Recognition of the pneumococcus depends upon its morphology , the fact that it is Gram-staining, and the presence of a capsule.

Functional morphology of three bats: Sumops, Myotis, Macrotus.

Their influence reaches far beyond the proper sphere of phonetics and invades that of morphology , as we shall see.

Although it is as an anatomist that Nehemiah Grew is best known, his grasp of external morphology is perhaps even more remarkable.

We must recollect that the comparative morphology of the ovule (in the wide sense) was not attempted.


Cell Membrane

The cell membrane or plasma membrane is the structure that keeps cytoplasm from spilling out of a cell. This membrane is composed of phospholipids, which form a lipid bilayer that separates the contents of a cell from the extracellular fluid. The lipid bilayer is semi-permeable, meaning that only certain molecules are able to diffuse across the membrane to enter or exit the cell. Extracellular fluid, proteins, lipids, and other molecules may be added to a cell's cytoplasm by endocytosis. In this process, molecules and extracellular fluid are internalized as the membrane turns inward forming a vesicle. The vesicle encloses the fluid and molecules and buds off from the cell membrane forming an endosome. The endosome moves within the cell to deliver its contents to their appropriate destinations. Substances are removed from the cytoplasm by exocytosis. In this process, vesicles budding from Golgi bodies fuse with the cell membrane expelling their contents from the cell. The cell membrane also provides structural support for a cell by serving as a stable platform for the attachment of the cytoskeleton and cell wall (in plants).


Food Chains and Food Webs

Food chains and food webs are diagrams that represent feeding relationships. Essentially, they show who eats whom. In this way, they model how energy and matter move through ecosystems.

Food Chains

A food chain represents a single pathway by which energy and matter flow through an ecosystem. An example is shown in Figure below. Food chains are generally simpler than what really happens in nature. Most organisms consume&mdashand are consumed by&mdashmore than one species.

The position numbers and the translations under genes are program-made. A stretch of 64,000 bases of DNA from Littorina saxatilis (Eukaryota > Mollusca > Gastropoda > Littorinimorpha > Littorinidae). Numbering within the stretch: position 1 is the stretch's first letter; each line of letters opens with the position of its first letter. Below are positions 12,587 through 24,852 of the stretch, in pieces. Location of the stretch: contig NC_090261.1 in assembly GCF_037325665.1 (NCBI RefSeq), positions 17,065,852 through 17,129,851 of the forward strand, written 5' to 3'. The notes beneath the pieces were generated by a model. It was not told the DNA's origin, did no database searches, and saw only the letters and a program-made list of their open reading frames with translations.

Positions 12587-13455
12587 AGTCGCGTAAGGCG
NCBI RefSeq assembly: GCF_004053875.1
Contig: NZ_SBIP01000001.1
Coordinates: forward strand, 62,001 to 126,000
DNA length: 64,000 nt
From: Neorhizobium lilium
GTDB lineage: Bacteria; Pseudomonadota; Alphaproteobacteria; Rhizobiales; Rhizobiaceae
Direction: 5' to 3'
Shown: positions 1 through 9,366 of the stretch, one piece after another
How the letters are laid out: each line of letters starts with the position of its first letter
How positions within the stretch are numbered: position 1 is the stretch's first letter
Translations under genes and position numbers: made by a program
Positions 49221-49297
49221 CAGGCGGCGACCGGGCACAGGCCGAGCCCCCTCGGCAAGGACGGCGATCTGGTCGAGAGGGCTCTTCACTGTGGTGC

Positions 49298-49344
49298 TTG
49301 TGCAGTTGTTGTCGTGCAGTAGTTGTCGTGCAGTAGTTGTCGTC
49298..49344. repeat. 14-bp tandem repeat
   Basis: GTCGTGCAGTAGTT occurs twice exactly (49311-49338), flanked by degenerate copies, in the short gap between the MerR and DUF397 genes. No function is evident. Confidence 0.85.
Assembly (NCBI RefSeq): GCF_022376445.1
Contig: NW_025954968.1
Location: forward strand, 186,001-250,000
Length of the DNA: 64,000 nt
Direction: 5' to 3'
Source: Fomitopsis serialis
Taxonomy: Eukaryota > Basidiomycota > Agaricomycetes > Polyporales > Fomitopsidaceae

This food chain includes producers and consumers. How could you add decomposers to the food chain?

Food Webs

A food web represents multiple pathways through which energy and matter flow through an ecosystem. It includes many intersecting food chains. It demonstrates that most organisms eat, and are eaten, by more than one species. Examples are shown in Figures below and below.

Food Web. This food web consists of several different food chains. Which organisms are producers in all of the food chains included in the food web?


Read (biology)

In DNA sequencing, a read is an inferred sequence of base pairs (or base pair probabilities) corresponding to all or part of a single DNA fragment. A typical sequencing experiment involves fragmentation of the genome into millions of molecules, which are size-selected and ligated to adapters. The set of fragments is referred to as a sequencing library, which is sequenced to produce a set of reads. [1]

Sequencing technologies vary in the length of reads produced. Reads of length 20-40 base pairs (bp) are referred to as ultra-short. [2] Typical sequencers produce read lengths in the range of 100-500 bp. [3] However, Pacific Biosciences platforms produce read lengths of approximately 1500 bp. [4] Read length is a factor which can affect the results of biological studies. [5] For example, longer read lengths improve the resolution of de novo genome assembly and detection of structural variants. It is estimated that read lengths greater than 100 kilobases (kb) will be required for routine de novo human genome assembly. [6] Bioinformatic pipelines to analyze sequencing data usually take into account read lengths. [7]